Transformations2019: A Narrative Perspective

Metanarrative

The Transformations2019 conference held in Santiago, Chile, presented a unique opportunity for reflecting on the what and the why of transformation. The ‘what’, of course, was the focus of the content of the conference. The ‘why’ exploded on the last formal day of the conference when protests broke out throughout Santiago. The protests almost seemed like a metaphor of rationale for the conference itself. Triggered by a fare increase for the Metro, the protests, which sometimes turned violent, highlighted long-term discontent with inequality, living costs, rising debt, and corruption in the country.

Chile’s protests, along with numerous others simultaneously erupting in many parts of the world, both symbolically and in practice underscore the need for transformation. Many citizens are frustrated with the status quo of today’s winner-take-all, competitive rat race, where the rich seem to always win and most people get left behind, and where the natural environment is pillaged in the name of profit and wealth. Climate change, rising sea levels, melting glaciers, violent weather patterns mirror the unrest about inequality, corruption, high cost of living, and other societal ills that suddenly spilled into public view as the conference wound down. In Santiago and in numerous other cities in Chile and elsewhere in the world, many people were (and are) demanding through public protests that leaders move their societies towards greater equity for all.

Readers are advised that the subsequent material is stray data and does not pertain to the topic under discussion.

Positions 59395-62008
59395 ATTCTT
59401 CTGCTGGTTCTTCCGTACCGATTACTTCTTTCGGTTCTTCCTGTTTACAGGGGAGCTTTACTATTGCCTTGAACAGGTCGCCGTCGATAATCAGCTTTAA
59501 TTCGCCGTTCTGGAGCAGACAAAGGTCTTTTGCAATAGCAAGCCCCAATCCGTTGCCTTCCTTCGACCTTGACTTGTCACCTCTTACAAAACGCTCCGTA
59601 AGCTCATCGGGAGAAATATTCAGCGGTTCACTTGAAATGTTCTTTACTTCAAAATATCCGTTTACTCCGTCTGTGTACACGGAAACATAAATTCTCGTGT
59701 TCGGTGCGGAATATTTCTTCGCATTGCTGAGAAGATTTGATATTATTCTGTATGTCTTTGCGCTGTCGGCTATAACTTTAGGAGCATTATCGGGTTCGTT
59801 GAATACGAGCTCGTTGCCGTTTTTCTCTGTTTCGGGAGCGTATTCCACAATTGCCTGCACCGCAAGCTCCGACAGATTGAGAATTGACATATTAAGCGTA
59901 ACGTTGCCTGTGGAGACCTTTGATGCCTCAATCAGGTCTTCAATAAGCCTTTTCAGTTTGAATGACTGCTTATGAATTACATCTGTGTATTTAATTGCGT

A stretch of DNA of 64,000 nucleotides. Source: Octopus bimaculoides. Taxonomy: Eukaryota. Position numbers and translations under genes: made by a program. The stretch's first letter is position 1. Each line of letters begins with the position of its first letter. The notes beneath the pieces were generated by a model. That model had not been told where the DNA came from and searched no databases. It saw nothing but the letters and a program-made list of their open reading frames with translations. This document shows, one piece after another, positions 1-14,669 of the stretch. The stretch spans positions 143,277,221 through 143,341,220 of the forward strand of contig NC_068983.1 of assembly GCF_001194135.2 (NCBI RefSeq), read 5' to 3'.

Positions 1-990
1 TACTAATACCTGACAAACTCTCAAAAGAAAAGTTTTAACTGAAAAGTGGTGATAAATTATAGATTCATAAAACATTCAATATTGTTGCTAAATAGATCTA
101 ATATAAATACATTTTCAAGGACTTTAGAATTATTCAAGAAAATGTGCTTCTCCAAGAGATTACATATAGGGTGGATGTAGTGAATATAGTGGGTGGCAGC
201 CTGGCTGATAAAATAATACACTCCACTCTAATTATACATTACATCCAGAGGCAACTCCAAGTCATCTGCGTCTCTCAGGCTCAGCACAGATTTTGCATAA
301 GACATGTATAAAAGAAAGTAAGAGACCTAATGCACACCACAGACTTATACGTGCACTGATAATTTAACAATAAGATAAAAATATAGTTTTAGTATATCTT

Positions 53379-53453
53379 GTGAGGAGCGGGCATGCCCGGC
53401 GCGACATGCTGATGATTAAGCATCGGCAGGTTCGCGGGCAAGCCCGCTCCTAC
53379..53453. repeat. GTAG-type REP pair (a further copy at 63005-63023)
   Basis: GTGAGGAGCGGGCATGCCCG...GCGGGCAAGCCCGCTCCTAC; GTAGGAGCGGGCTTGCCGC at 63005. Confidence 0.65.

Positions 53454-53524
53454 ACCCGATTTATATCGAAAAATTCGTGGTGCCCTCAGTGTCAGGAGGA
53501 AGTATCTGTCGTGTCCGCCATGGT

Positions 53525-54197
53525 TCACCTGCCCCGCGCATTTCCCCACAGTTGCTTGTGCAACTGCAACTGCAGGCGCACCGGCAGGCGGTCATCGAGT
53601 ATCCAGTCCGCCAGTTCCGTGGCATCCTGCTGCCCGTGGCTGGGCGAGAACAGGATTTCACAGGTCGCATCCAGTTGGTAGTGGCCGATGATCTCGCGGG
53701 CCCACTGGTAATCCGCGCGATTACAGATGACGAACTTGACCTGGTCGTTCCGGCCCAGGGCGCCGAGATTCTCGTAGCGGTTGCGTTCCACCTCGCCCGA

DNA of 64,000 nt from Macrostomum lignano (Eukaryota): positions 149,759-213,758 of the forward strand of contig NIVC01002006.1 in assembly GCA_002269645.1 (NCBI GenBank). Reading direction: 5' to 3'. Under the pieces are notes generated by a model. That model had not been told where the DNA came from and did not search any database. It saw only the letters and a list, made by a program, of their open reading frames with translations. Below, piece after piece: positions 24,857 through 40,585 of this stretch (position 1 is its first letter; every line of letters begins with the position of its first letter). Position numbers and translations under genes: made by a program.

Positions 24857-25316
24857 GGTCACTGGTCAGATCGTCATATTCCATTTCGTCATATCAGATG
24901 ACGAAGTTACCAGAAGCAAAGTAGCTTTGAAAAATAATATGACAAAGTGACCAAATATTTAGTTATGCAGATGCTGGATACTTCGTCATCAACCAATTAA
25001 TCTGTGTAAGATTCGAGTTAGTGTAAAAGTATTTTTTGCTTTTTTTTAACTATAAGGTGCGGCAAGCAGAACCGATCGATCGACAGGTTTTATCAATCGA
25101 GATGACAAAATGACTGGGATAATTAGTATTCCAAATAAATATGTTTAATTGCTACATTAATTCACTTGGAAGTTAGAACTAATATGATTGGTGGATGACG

The ‘what’ of the conference perhaps can potentially shed a bit of light on the visions for a better world that some conference participants hold. One premise that I and some of my colleagues brought to the conference was the idea that the important stories and narratives that people hold about their world, or what anthropologists call their cultural mythologies, frame the way they see and ultimately act in the world. The idea is that to begin to transform towards a better world, we all need to shift our framing—our cultural mythologies—to understand the world in a new way. Today’s dominant mythologies tend to be economic, and around individualism, growth at all costs, and purportedly free markets. This mythology has led us to today’s many ills, including climate change and social inequality—the very stuff of which protests are made, even as envisioned by some of Chile’s children (see photo of children’s artwork displayed at the conference).

Figure 1: Some of the artwork from boys and girls of four different schools displayed at Transformations2019, Santiago, Chile, October 2019.

 

Many people, and certainly many conference attendees, envision a different world with a different type of myth. Here is one synthesis of some key ideas emerging from the conference, particularly in narrative sessions in which some future visioning was done. Maybe these ideas can begin to form the basis of a new cultural mythology for a transforming world:

  • Harmony between Mother Earth and human beings, recognizing that we humans are inextricably linked to the natural environment’s flourishing and to all other living beings on the planet.
    • One phrase that came from the workshop was “Mother Earth took care of us. Now it’s our turn to take care of her.”